Windows Azure Now Generally Available, Moving From Free To Pay
As of February 1st, Microsoft's public cloud offering, Windows Azure, became part of the growing cloud market as it started charging for its services. Moving from a free "early-adopter" mode of operation to a publicly announced, pay-as-you-go business model is becoming more common among public cloud offerings, and Azure is one of the first Platform as a Service (PaaS) offerings to make that jump. InfoQ spoke with Matt Deacon of Microsoft UK to learn more about this change and what it means for Azure users.
A comparison between the dominant Amazon Web Services (AWS) and Azure seems natural since they are both public utility cloud offerings, even when you factor in the differences in abstraction level between the AWS approach of Infrastructure as a Service (IaaS) and the Azure approach of PaaS. When asked about the similarities between AWS and Azure, Deacon said that although the two appear similar from a high level there are some significant differences when you look at each in detail. For instance, the PaaS approach in Windows Azure normally abstracts away concerns that are present in an IaaS approach. Maintenance of the operating system and platform services, such as applying patches and other machine-level management tasks, are the responsibility of the cloud provider (in this case Microsoft) and so that burden is removed from the end user.
Sometimes lower level access and greater flexibility is needed, and for those cases Deacon also shared some future directions for the Azure platform. Where you need lower level control there are plans to offer administrator mode access to the Windows Azure virtual machine (VM). Although a timescale is still to be announced, administrator mode access will open the Windows Azure Platform up to many more development platforms beyond the Java, PHP and Ruby environments currently supported. Supporting admin mode enables the Windows Azure platform to become much more flexible and a compelling alternative to IaaS clouds.
Deacon also stressed that there is every intention for Windows Azure to play well with other clouds. Cross-cloud scenarios, where on and off premises cloud services from multiple different providers are brought together to serve a cost-effective Service Level Agreement (SLA), are growing in popularity as providers release commercial SLAs and pricing structures. Deacon explained that Windows Azure's foundation is based on interoperable open standards, such as SOAP, REST and XML, and as such should work well in a cross-cloud environment.
As a concrete example, Deacon referred to the AppFabric Service Bus and Access Control services that provides a secure communication bus between private clouds, such as those created using the Dynamic Data Center Toolkit, and public clouds like Windows Azure and AWS. With many characteristics of the Enterprise Service Bus architectural pattern, the aim of AppFabric is to enable controlled interoperability, giving developers as much choice as possible in terms of where and how much it will cost to run their cloud applications.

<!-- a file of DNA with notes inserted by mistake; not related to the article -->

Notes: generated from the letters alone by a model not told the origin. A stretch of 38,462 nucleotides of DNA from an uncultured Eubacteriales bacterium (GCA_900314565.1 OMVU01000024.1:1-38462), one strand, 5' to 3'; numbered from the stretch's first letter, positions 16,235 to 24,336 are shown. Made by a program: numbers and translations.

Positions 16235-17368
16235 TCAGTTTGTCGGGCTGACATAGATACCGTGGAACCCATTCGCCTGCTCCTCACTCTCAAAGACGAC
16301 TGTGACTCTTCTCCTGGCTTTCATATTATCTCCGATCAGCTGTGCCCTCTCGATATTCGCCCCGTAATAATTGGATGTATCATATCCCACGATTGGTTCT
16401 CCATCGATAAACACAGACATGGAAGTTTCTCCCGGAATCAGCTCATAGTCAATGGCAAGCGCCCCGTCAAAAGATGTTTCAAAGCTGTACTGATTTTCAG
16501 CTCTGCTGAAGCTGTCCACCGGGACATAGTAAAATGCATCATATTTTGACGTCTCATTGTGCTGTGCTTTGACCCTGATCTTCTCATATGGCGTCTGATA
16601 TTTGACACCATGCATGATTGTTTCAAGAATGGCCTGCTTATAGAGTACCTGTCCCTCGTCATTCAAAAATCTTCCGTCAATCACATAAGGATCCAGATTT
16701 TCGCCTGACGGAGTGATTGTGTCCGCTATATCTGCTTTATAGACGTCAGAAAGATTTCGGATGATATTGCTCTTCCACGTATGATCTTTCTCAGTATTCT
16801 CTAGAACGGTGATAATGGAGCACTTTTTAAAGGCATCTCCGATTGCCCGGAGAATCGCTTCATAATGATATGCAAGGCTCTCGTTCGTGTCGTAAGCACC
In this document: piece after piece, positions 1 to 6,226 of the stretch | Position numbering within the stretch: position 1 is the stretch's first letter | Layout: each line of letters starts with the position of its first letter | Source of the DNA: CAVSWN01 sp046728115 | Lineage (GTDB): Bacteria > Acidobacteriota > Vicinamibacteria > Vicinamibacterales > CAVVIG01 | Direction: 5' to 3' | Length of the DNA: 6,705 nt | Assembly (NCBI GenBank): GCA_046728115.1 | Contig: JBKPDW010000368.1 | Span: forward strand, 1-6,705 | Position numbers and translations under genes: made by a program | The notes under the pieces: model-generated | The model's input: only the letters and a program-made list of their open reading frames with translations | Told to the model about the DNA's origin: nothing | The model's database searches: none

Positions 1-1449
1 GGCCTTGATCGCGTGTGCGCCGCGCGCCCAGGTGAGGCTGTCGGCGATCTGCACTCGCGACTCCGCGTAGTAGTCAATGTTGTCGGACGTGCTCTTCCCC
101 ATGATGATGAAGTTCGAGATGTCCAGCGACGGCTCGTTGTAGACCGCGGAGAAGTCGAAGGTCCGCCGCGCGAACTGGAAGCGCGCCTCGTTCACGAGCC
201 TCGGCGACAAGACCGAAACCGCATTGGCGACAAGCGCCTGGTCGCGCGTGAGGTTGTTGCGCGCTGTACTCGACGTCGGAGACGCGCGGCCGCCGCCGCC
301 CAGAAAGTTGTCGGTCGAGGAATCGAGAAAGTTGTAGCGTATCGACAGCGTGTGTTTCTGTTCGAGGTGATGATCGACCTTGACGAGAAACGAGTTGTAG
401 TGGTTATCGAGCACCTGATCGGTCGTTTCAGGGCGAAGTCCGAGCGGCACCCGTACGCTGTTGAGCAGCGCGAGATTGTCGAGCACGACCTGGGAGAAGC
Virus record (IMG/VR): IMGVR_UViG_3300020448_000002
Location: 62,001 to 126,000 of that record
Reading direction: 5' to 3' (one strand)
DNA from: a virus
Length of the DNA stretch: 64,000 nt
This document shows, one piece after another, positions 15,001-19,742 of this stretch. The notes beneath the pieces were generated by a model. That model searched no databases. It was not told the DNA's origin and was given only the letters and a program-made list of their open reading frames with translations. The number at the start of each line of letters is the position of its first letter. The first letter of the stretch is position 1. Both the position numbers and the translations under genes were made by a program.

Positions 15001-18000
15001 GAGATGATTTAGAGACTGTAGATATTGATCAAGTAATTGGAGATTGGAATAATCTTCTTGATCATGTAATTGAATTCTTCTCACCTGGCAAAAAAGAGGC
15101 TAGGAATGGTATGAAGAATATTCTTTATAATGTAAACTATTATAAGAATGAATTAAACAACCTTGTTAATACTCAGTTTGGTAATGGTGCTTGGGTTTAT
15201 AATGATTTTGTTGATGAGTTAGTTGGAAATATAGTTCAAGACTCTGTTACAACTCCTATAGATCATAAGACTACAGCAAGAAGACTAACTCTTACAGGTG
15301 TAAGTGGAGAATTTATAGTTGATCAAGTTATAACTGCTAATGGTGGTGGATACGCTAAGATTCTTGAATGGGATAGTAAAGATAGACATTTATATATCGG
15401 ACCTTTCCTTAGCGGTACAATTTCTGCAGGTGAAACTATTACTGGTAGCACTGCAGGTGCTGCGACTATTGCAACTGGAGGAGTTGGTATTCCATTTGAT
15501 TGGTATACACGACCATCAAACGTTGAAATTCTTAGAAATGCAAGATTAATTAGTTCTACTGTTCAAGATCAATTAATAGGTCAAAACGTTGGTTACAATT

As more and more cloud services publicly expose their pricing it is natural that those offerings will be compared to one another in order to decide which will meet a given application's needs. A direct comparison between the headline figures for PaaS and IaaS clouds is only part of the story. PaaS offerings like Azure have the significant benefit of minimal underlying system maintenance and often offer a fast-track route to deploying your applications to the cloud. This comes at the cost of working within the technical constraints of the platform. On the other hand, IaaS clouds offer greater infrastructure choice (operating system, messaging system etc) at the cost of maintaining your own infrastructure in the cloud.
The landscape becomes increasingly more difficult to navigate when you consider other forms of cloud, such as Private (self-serve in your own data center), Hybrid (Private and Public clouds working in harmony), or even Cross-Cloud usage ('pick and mix' style of deployment where services from different types of cloud are mixed to support one application). In the future it is conceivable that you will want to deploy flexibly across a multitude of cloud services and service providers, picking the services provider that suits your needs. In that scenario the choices can appear endless, but the cost benefits to this approach could be huge.
As the cloud market becomes more diverse, complex and fluid, the three factors that are likely to help inform your decisions are cost, SLA and technical constraints. Regardless of whether you're evaluating a public PaaS, such as Azure, considering deploying a hybrid Eucalyptus+AWS or Azure+Data Centre Toolkit cloud, or making the most of the cost/SLA/technical constraint balance by deploying cross-cloud, it is these three factors that any developer or business who is targeting the cloud needs to consider when evaluating the various cloud provider's offerings.
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